A controversial state law is gaining national media attention after the forced custody of a Wisconsin pregnant woman sparked a lawsuit with the U.S. District Court.
Expectant mother Alicia Beltran was taken into custody by state officials during the 14th week of her pregnancy, according reporting from the New York Times. Beltran cited a former addiction to prescription drugs, but claimed she ended it on her own a year before.
However, because of a refusal to take an anti-addiction drug, Beltran was arrested, taken to an inpatient treatment center and received a new court-appointed legal guardian for her fetus, the New York Times story said.
“I didn’t know unborn children had lawyers,” Beltran said in an interview with the New York Times. “I said, ‘Where’s my lawyer?’”
According to current Wisconsin law, state social services or child-welfare authorities can take expectant mothers into custody if the pregnant women is using illegal drugs or alcohol to a severe degree and refuses to accept treatment.
Rep. Chris Taylor, D-Madison, one of the legislators against the law, said the law does not have anything to do with ensuring a woman’s health or her baby’s health during pregnancy, but are simply “punitive sanctions” against women.
The law defines an unborn child to include fertilized eggs, a point Taylor said she disagreed with.
The law also helps create a movement to establish the fetus as a person, Taylor added.
“You’re not pregnant when you have a fertilized egg,” Taylor said. “You’re pregnant when that fertilized egg is implanted in the wall on the uterus.”
Three other states, Minnesota, Oklahoma and South Dakota, have similar laws to Wisconsin’s statute, which give wide-sweeping detainment authority to state officials. Wisconsin’s version was passed by the Legislature and signed into law in 1998 during Gov. Tommy Thompson’s term.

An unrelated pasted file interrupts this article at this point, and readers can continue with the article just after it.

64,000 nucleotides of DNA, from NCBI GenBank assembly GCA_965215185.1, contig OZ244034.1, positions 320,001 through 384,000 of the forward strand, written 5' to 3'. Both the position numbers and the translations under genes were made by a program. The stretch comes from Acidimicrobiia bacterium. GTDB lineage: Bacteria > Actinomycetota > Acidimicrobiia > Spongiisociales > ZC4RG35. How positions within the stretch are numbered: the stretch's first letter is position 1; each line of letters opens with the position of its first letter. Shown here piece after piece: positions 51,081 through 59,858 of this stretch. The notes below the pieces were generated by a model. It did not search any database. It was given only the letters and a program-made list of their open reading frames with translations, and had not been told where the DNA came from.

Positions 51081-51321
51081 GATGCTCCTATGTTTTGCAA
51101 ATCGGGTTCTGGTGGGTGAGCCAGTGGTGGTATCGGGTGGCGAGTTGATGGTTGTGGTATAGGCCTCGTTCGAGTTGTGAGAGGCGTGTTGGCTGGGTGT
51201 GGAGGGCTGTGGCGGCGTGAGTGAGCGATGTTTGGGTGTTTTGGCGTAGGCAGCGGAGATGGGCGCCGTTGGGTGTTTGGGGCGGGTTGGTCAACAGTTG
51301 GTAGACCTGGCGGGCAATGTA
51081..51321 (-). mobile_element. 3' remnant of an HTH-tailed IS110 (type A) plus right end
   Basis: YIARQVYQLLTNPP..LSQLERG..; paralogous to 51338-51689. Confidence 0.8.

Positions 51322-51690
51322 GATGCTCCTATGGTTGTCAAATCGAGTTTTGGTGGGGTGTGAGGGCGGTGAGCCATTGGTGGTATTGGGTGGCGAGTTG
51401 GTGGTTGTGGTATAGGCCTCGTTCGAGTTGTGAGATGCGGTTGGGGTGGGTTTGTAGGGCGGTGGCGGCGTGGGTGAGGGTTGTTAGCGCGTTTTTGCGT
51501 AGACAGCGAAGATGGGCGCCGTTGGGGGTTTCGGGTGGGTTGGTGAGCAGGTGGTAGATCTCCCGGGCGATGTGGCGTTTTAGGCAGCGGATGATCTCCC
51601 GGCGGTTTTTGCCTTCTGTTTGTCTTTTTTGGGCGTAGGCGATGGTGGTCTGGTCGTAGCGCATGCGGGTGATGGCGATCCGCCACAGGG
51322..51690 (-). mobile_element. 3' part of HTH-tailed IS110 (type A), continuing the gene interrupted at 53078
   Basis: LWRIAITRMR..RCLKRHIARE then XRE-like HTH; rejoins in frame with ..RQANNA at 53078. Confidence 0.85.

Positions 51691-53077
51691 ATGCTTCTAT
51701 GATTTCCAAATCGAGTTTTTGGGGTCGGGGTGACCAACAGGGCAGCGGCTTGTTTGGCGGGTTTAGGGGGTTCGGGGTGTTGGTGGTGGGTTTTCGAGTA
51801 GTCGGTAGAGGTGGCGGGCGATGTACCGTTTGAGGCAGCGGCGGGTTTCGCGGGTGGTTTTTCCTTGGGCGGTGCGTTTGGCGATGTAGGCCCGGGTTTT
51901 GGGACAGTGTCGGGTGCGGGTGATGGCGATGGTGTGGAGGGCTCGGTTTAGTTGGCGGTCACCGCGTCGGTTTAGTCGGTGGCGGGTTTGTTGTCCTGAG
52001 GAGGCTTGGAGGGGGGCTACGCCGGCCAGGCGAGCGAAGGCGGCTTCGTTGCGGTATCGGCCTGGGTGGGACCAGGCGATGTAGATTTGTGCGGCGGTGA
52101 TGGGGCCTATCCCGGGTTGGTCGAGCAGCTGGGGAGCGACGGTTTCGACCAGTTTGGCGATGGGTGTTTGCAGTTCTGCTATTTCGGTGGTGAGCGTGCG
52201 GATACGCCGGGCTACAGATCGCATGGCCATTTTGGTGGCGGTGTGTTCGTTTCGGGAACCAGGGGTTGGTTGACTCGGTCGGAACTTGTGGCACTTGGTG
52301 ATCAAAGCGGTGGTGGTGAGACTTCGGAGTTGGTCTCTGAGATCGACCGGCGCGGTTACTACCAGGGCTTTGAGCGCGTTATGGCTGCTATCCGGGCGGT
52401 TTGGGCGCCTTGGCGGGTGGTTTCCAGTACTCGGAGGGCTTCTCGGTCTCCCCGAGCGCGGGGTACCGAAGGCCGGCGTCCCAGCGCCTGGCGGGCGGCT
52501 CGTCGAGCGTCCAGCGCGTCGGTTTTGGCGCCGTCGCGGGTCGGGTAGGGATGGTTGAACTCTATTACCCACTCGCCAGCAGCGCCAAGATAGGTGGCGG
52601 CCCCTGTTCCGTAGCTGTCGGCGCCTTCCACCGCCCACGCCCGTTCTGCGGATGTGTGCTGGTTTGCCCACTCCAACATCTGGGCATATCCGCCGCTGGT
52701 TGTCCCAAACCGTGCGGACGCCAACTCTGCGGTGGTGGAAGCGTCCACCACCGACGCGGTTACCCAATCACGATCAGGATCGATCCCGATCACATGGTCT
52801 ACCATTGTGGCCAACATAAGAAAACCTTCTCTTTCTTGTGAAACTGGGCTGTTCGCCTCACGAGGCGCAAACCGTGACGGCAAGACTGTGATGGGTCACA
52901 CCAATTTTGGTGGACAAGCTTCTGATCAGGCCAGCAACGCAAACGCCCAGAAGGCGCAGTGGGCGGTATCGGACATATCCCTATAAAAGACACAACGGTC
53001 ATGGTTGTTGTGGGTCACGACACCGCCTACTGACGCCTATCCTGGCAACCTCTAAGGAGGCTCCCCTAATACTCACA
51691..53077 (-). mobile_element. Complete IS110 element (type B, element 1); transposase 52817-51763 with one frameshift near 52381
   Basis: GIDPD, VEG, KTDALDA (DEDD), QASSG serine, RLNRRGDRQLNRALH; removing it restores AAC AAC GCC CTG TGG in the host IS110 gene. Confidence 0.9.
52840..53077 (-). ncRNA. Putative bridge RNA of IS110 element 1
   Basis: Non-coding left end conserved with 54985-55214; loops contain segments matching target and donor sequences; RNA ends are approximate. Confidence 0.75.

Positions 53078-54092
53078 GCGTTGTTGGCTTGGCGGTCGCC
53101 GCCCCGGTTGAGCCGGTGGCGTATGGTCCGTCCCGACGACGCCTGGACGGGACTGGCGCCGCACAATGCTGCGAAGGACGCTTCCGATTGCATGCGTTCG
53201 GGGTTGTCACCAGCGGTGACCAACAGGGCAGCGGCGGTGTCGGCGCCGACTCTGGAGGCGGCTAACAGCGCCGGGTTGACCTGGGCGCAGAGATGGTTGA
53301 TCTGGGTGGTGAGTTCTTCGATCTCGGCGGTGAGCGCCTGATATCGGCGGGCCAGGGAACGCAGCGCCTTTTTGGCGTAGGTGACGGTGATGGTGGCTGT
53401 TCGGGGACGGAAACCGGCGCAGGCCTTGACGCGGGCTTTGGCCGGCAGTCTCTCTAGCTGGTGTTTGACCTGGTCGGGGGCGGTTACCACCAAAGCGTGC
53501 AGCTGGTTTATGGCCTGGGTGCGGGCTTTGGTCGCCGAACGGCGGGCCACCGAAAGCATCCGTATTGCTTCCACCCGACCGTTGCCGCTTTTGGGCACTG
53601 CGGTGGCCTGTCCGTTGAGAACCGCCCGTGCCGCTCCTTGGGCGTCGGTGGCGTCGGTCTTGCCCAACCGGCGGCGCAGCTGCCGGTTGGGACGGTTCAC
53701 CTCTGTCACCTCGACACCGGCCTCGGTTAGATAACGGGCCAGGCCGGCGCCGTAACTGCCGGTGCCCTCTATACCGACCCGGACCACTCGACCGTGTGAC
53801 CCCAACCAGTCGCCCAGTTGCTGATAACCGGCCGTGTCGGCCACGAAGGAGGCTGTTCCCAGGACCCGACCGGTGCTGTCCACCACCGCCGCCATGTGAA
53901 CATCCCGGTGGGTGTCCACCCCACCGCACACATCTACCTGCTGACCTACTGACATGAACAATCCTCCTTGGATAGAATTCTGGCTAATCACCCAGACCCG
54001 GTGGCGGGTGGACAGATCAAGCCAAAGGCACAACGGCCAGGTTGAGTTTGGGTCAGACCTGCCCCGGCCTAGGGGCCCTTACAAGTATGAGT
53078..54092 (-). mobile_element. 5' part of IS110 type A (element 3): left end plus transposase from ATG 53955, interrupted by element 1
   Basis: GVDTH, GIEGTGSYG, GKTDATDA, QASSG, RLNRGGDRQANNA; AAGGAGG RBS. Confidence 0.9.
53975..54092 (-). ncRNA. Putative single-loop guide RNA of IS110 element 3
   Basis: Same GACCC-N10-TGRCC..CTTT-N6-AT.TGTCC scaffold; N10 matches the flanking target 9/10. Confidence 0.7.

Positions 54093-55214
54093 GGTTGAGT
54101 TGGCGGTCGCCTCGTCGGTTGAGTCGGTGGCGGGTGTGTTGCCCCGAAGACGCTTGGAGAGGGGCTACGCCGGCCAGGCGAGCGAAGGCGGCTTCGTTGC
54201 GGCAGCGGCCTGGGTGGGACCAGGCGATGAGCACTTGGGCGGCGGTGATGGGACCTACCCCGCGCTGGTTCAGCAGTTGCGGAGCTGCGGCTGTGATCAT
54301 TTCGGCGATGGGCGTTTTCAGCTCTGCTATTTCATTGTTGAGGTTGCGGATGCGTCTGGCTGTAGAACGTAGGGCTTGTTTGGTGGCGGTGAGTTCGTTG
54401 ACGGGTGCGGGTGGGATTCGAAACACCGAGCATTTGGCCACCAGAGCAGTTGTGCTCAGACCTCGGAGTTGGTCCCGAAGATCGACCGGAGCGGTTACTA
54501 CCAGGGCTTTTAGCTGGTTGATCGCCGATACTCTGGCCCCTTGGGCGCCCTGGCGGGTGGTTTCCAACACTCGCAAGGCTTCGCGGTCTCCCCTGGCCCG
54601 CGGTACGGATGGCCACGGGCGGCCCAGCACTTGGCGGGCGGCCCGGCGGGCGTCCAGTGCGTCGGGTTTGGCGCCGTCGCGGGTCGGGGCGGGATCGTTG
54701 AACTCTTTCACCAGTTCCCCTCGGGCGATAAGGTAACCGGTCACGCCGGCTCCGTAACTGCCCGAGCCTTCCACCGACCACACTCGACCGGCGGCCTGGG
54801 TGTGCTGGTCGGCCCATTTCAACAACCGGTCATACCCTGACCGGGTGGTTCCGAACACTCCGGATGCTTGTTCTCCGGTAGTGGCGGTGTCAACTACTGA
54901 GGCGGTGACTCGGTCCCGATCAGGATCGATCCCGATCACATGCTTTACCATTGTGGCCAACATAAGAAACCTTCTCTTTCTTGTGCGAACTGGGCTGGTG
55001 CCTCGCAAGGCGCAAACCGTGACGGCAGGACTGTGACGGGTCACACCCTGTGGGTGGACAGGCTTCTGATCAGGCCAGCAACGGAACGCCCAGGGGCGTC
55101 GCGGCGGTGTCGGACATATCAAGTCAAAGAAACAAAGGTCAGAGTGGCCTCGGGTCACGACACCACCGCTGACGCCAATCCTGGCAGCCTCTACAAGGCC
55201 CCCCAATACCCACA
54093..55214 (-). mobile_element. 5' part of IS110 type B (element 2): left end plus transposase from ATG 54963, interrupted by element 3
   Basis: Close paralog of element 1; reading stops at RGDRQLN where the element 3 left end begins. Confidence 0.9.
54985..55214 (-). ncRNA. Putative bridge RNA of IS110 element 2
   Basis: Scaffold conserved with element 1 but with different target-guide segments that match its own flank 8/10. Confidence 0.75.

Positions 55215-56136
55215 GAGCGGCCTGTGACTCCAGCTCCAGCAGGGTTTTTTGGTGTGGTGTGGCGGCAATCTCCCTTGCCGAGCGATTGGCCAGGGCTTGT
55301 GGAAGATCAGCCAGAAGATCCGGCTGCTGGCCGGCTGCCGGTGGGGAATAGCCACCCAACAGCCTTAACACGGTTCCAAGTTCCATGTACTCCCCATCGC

In an interview with the New York Times, Wisconsin Right to Life legislative director Sue Armacost said the law is in place with the intention “to help the woman and her baby.”
The New York Times also reported Wisconsin Right to Life “lobbied hard” for the law’s passage, adding to the popularity of the law among pro-life groups due to its role in helping establish fetal personhood legally in the United States.
Rep. Andre Jacque, R-DePere, also introduced a bill this session to create a constitutional amendment to define a person as “every human being at every stage of development.”
The amendment would also remove the phrase “to be born” from “all people are born equally free and independent.”
With the statute taken to federal court in a lawsuit filed by Beltran and Germantown-based family lawyer Linda Vanden Heuvel, Taylor said she “absolutely” thinks the law is in danger of being struck down by the courts.
Taylor added she tried to prevent future Beltran-like cases during her early days in the Legislature.
“When I was elected to the Legislature, my office recently reached out to Wisconsin Right to Life, because I know they have an interest in making sure that women who are continuing pregnancies can do so in a safe manner — and they refused to work with me,” Taylor said.
Calls to Vanden Heuvel, Wisconsin Right to Life and Wisconsin Family Action were not returned.